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Accessible Trail Eyed for Tom Ridge Wetlands

by and on July 15, 2017 5:00 AM

Jerry Regan has already helped to build one accessible trail in Pennsylvania, and now he hopes to organize another at the Gov. Tom Ridge Wetlands Preserve at Bald Eagle.

Regan was part of the construction of the accessible trail at Hawk Mountain in Kempton in 2015, when he was president of the Sanctuary Association there. The trail has less than an 8 percent grade and can be traversed by wheelchairs. There also are benches every 100 feet for people to stop and rest on their trek up to a lookout and education center.

“When we built that, I think it really changed our thinking,” Regan said. He described it as a paradigm shift for himself personally and said he received extremely positive feedback from people who previously had been largely cut off from enjoying nature.

That trail has helped an array of people with physical challenges to reconnect with nature, be they children with disabilities, those using wheelchairs or elderly people with bad hips who thought they would never be able to hike again, he said.

In December, Regan became the new president of the Wildlife for Everyone Endowment Foundation, and he and his staff are eyeing a similar setup for the Gov. Tom Ridge Wetlands at Bald Eagle. They’re looking to raise $1 million over the next year to install a raised trail built using the latest ADA guidelines, and also will improve conservation efforts there.

Later this year, WFE will kick off its capital campaign and look to form partnerships with public and private entities and individuals.

The project will require more than just the costs for construction. Regan said they will be looking to create a $200,000 endowment for ongoing maintenance for trail upkeep, to keep it looking good for decades to come and aid in habitat preservation and management of invasive species.

Starting in 2002, WFE and the WHM Group in State College began work on the Gov. Tom Ridge Wetlands, located on 135 acres near Route 220, to help offset environmental disruption from the construction of Interstate 99. WFE now manages the wetlands.

WFE has contributed to many other local projects related to the conservation of habitats and their wildlife, as well as connecting visitors to nature through 24 projects spanning 13 years.

A big program for the foundation is Seedlings for Schools. Regan said the foundation is very actively raising money across the state for the program to give children an opportunity to get their hands dirty planting seedlings while learning from the corresponding curriculum. Just last year, the foundation helped to provide 195,225 seedlings for students in 966 schools in the state.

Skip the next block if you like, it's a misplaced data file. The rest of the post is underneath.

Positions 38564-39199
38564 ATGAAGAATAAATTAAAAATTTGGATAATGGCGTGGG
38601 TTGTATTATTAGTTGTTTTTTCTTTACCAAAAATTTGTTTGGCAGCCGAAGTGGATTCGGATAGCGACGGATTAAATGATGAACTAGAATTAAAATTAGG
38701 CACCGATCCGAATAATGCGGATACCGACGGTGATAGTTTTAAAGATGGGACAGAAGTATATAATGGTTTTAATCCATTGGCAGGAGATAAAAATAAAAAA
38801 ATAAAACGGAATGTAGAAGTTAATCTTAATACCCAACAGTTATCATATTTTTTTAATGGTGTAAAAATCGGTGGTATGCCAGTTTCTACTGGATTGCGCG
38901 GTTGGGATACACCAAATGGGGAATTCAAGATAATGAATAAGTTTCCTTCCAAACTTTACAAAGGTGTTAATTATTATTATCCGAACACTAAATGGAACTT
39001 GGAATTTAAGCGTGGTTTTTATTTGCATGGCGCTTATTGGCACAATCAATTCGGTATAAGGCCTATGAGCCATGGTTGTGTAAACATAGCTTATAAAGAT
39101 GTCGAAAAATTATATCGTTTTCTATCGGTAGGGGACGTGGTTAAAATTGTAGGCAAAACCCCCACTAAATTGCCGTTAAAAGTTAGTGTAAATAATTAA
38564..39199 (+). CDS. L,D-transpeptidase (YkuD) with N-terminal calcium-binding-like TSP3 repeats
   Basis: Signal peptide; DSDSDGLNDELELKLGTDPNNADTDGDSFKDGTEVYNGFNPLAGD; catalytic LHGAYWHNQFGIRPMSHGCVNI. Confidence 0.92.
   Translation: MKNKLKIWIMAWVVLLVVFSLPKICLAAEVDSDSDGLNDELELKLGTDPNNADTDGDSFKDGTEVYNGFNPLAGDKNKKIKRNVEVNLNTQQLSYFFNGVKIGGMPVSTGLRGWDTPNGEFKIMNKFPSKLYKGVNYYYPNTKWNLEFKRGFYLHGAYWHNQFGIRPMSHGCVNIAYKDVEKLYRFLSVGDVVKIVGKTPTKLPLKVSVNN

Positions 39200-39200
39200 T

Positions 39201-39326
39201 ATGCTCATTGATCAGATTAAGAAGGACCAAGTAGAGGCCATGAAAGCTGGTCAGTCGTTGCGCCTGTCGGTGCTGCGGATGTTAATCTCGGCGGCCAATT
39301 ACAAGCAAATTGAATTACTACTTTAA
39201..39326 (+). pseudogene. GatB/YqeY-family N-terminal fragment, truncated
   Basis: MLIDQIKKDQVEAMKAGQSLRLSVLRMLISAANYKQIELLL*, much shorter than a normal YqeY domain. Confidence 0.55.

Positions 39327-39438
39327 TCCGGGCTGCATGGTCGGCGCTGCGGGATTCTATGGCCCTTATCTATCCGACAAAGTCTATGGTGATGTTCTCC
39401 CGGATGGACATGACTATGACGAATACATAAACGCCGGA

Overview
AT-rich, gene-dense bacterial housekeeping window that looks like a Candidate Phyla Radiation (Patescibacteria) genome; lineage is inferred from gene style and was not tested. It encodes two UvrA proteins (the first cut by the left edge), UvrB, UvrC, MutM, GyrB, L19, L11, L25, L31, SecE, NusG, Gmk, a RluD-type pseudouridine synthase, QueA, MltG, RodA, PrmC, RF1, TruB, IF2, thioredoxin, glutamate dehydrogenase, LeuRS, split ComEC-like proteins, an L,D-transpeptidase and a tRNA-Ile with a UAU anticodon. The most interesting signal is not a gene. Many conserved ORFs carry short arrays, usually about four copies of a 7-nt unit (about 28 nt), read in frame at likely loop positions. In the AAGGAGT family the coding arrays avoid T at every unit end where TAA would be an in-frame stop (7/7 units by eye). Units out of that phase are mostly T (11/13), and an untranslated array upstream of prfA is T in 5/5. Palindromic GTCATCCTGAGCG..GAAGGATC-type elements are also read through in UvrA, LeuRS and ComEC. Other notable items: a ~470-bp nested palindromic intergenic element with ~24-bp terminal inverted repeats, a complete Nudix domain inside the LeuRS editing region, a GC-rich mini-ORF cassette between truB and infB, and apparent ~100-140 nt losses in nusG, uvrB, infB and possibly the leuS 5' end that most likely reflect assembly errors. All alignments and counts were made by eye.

In Centre County, a $148,404 grant from the state’s Department of Environmental Protection went toward the ongoing fish habitat restoration in Halfmoon Creek, which is a tributary to Spruce Creek and the Little Juniata River. Its headwaters come from Bald Eagle Mountain.

In 2007, Sam’s Club and Walmart contributed to repairs to the Scotia rifle range.

WFE partnered with the Penns Valley Conservation Association and other national and state organizations to improve Penns Creek through the construction of a 600-foot mud still and two log vanes in Gregg Township.

WFE was also one of the partners in the Save Colyer Lake effort after it was ordered that the body of water had to be drained after a 2012 inspection. The lake reopened for use in 2016.

WFE is always looking for volunteers. For more information, visit

For those looking to have some fun while donating to conservation, a Tee Off for Wildlife golf tournament is slated for Friday, Oct. 6, at The Links at Gettysburg. On Monday, Sept. 11, WFE will host a fly-fishing tournament at HomeWaters on Spruce Creek, with some proceeds to also benefit Wounded Warriors.

This story was produced by the staff at the Centre County Gazette. It was re-published with permission. The Centre County Gazette is a weekly publication, available at many locations around Centre County every Thursday morning.

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